“The main driving forces behind the recent increase in Boko Haram activity are almost certainly Nigerian in origin rather than foreign,” said Sharwood-Smith. Private militias that were established, funded and used by politicians and then later discarded often were coerced into Boko Haram, and this has contributed to its increase in violence.
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Jonathan has tried to downplay the religious and regional problems that have been feeding Boko Haram's campaign, and he has attempted to paper over the widening gap between the country’s north and south. However, a presidential committee set up to look into the turmoil in the northeast, said the government’s failure to keep promises to address the social problems in the north was critical in feeding the violence.
The government should “provide measures for economic empowerment of the teeming unemployed youths in the northeast zone,” urged Usman Galtimari, chairman of the committee when presenting the report.
Nigeria has a sharp economic contrast between the mainly Muslim north and the Christian south. Failed development in northern Nigeria has created a climate of desperation and has allowed extremists to exploit those who feel marginalized and disenfranchised.
The opaque nature of Boko Haram's structure, with its indefinable membership and unclear source of finance, means the government has struggled to propose a clear strategy to dismantle the group.
The government report proposed dialogue with the sect. But a recent attempt to broker peace talks ended in bloodshed when former President Olusegun Obasanjo visited the family of former Boko Haram leader Yusuf Mohammed. A day after talks, Yusuf's brother-in-law was murdered in what security officials believe was revenge for his interest in talks.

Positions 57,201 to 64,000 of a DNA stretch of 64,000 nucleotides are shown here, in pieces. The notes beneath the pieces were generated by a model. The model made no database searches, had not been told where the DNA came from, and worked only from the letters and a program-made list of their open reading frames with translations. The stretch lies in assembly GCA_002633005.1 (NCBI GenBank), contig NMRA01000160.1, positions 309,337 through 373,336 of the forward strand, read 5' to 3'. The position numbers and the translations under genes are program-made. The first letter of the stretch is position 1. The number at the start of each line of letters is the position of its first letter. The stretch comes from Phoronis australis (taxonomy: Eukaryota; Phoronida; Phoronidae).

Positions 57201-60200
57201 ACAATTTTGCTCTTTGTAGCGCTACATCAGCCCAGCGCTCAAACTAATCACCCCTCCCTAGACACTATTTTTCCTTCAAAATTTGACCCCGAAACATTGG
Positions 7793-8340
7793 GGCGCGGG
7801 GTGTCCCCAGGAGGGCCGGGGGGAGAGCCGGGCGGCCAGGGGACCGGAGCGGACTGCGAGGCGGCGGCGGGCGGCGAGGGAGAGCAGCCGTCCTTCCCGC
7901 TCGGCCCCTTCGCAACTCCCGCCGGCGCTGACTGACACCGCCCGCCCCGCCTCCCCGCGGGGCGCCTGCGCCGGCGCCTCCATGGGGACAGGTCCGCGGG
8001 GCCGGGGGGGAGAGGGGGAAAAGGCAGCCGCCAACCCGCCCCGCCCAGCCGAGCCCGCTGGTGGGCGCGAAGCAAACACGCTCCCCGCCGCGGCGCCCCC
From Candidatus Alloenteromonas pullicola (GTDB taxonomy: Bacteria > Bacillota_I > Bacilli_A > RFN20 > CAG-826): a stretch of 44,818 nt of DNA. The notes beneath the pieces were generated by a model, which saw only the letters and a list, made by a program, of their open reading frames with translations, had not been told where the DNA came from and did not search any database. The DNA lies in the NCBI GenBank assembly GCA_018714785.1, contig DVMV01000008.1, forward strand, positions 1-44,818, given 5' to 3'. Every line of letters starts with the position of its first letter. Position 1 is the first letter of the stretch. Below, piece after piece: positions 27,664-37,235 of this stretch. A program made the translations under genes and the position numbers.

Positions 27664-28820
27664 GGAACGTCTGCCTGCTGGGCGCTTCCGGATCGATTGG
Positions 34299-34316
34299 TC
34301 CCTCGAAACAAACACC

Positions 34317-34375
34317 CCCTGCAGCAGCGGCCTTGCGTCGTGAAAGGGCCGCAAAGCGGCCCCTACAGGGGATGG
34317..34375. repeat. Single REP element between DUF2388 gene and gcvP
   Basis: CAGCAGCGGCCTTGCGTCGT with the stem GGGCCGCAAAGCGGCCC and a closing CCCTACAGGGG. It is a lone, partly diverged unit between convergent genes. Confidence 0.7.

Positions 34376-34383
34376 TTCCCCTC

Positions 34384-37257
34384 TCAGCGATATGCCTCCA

An increase in security has produced ambiguous results. A joint military taskforce has been accused of a heavy-handed and bellicose approach, pushing people further into the arms of the sect. Some Nigerians feel that the government is militarizing the problem, treating it as purely a security issue rather than one rooted in political and social grievances held in the north.
The solution is still murky. Observers say Jonathan must take decisive steps to restore public confidence by tightening security measures, finding the culprits responsible for the latest attack and tackling the underlying economic and social issues feeding the unrest.
“We must desperately overhaul our security apparatus … Government must perform the miracle of creating employment for our youths … Our nation would know no peace until the privileged ones begin to downgrade their own lifestyle to support the poor of our society,” wrote Dele Momodu in an editorial in one of Nigeria’s leading newspapers, This Day.
The bombing of the U.N. offices may only be the beginning. “We should expect more suicide attacks, as this is now becoming a standard modus operandi for the group, but it is difficult now to predict what their target might be,” said Sharwood-Smith.
Tighter security across the capital signals the anticipation of more deadly attacks. Streams of traffic are sucked into bottlenecks at entrances to large hotels and shopping complexes, as each car is checked for bombs.
“Bush bars,” open-air drinking spots that used to teem with people, are avoided. Large masts with security cameras have been erected in central districts to record activities as police checkpoints stop and check cars at night.
Many Nigerians are bracing themselves for more attacks. Cement barriers have been erected in front of embassies, international schools and compounds to try to prevent a potential car bomber.
For the inhabitants of Abuja, the concern is not if Boko Haram will strike again, but when.